Fungi of the order Pucciniales cause rust diseases on many plants including important crops and trees widely used in Agriculture, forestry and bioenergy programs; these encompass gymnosperms and angiosperms, monocots and dicots, perennial and annual plant species. These fungi are obligate biotrophs and ...
Fungi of the order Pucciniales cause rust diseases on many plants including important crops and trees widely used in Agriculture, forestry and bioenergy programs; these encompass gymnosperms and angiosperms, monocots and dicots, perennial and annual plant species. These fungi are obligate biotrophs and -except for a few cases- cannot be cultivated outside their hosts in a laboratory. For this reason, standard functional and molecular genetic approaches to study these pathogens are very challenging and the means to study their biology, i.e. how they infect, develop and reproduce on plant hosts, are rather limited, even though they rank among the most devastating pathogens. Among fungal plant pathogens, rust fungi display the most complex lifecycles for with up to five different spore forms and for many rust fungi, alternate hosts on which sexual and clonal reproduction are achieved. The genomics revolution and particularly the application of new generation sequencing technologies have greatly changed the way we now address biological studies and has in particular accelerated and made feasible, molecular studies on non-model species, such as rust fungi.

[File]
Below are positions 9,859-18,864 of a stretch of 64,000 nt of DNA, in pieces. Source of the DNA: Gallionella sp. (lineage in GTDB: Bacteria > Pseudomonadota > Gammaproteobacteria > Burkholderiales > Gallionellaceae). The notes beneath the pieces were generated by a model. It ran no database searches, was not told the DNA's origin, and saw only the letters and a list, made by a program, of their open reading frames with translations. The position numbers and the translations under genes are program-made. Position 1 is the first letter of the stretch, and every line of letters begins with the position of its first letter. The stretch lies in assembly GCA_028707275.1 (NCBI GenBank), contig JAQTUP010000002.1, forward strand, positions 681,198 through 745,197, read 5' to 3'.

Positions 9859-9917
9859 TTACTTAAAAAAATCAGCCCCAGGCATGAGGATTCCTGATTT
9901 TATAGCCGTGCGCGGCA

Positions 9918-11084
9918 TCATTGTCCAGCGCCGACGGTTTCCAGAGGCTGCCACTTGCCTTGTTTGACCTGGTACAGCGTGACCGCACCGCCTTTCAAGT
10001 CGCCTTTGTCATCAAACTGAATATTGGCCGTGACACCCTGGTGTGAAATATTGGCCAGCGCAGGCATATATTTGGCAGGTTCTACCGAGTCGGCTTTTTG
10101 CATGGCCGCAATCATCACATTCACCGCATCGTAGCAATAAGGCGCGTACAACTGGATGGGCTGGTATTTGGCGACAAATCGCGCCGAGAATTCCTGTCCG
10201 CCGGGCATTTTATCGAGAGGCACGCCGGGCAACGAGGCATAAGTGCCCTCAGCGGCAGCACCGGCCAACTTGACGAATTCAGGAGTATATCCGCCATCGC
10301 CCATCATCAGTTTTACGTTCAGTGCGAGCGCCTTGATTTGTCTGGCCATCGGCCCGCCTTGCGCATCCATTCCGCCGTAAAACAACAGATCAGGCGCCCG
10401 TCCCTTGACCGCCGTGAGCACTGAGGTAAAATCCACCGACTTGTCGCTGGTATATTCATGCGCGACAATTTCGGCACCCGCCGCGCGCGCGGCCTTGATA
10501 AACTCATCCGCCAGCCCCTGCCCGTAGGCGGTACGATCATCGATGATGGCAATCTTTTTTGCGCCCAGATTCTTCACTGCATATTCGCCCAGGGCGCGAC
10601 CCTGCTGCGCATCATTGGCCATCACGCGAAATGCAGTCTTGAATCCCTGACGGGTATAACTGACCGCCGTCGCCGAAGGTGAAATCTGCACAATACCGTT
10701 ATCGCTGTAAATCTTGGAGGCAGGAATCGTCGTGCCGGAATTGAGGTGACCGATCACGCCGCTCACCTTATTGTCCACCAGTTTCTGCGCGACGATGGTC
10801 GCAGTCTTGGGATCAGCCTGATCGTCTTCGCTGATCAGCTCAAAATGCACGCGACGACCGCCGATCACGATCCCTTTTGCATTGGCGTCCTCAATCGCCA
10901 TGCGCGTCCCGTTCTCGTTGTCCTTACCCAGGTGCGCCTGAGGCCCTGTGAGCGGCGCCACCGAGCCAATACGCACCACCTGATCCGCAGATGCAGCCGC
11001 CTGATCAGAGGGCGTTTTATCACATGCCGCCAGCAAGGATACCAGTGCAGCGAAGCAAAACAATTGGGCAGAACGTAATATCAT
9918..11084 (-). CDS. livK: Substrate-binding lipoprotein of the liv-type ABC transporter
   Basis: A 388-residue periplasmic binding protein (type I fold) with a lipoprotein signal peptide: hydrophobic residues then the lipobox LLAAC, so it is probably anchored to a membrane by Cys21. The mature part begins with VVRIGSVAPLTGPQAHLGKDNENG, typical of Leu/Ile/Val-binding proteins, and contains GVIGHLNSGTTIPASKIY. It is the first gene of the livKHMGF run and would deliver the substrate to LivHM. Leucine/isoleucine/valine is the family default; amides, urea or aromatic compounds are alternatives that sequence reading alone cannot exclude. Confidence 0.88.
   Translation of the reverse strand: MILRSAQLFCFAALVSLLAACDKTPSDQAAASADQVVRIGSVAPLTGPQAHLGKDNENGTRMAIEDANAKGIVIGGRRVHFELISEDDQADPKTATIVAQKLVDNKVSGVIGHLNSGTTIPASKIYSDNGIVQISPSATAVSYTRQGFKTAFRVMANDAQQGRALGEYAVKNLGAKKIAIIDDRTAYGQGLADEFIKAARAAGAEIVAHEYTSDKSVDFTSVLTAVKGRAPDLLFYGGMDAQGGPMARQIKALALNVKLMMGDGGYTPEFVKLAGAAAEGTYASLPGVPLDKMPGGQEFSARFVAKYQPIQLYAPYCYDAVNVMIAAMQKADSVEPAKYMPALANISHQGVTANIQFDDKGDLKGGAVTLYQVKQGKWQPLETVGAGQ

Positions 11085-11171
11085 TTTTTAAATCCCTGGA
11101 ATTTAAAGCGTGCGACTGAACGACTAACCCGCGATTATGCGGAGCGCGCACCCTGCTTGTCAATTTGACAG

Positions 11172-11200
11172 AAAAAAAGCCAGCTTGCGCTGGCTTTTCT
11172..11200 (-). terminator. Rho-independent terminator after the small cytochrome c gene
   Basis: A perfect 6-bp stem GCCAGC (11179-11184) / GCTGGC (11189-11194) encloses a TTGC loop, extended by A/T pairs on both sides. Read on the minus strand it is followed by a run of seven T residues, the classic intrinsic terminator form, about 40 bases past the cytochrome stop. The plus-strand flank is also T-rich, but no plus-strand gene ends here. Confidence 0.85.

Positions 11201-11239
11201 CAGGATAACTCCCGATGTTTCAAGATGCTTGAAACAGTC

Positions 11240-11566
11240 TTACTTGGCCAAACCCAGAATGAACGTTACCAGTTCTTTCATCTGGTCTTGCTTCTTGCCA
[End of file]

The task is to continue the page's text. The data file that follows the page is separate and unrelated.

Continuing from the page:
The goal of this research topic is to gather articles that present recent advances in the understanding of rust fungus biology, their complex lifecycles and obligate biotrophic interactions with their hosts, through the means of genomics and proteomics. This includes genome sequencing and/or resequencing of isolates, RNA-Seq or large-scale transcriptome analyses, genome-scale detailed annotation of gene families, conformation of genes and/or expression of gene complements via proteomics, and comparative analyses among the various rust fungi and, where feasible, with other obligate biotrophs or fungi displaying distinct trophic modes.
This Research Topic provides a great opportunity to provide an up-to-date account of rust fungus biology through the lens of genomics, including state-of-the-art technologies developed to achieve this knowledge. We welcome articles featuring original research as well as reviews, opinions, and new methods.
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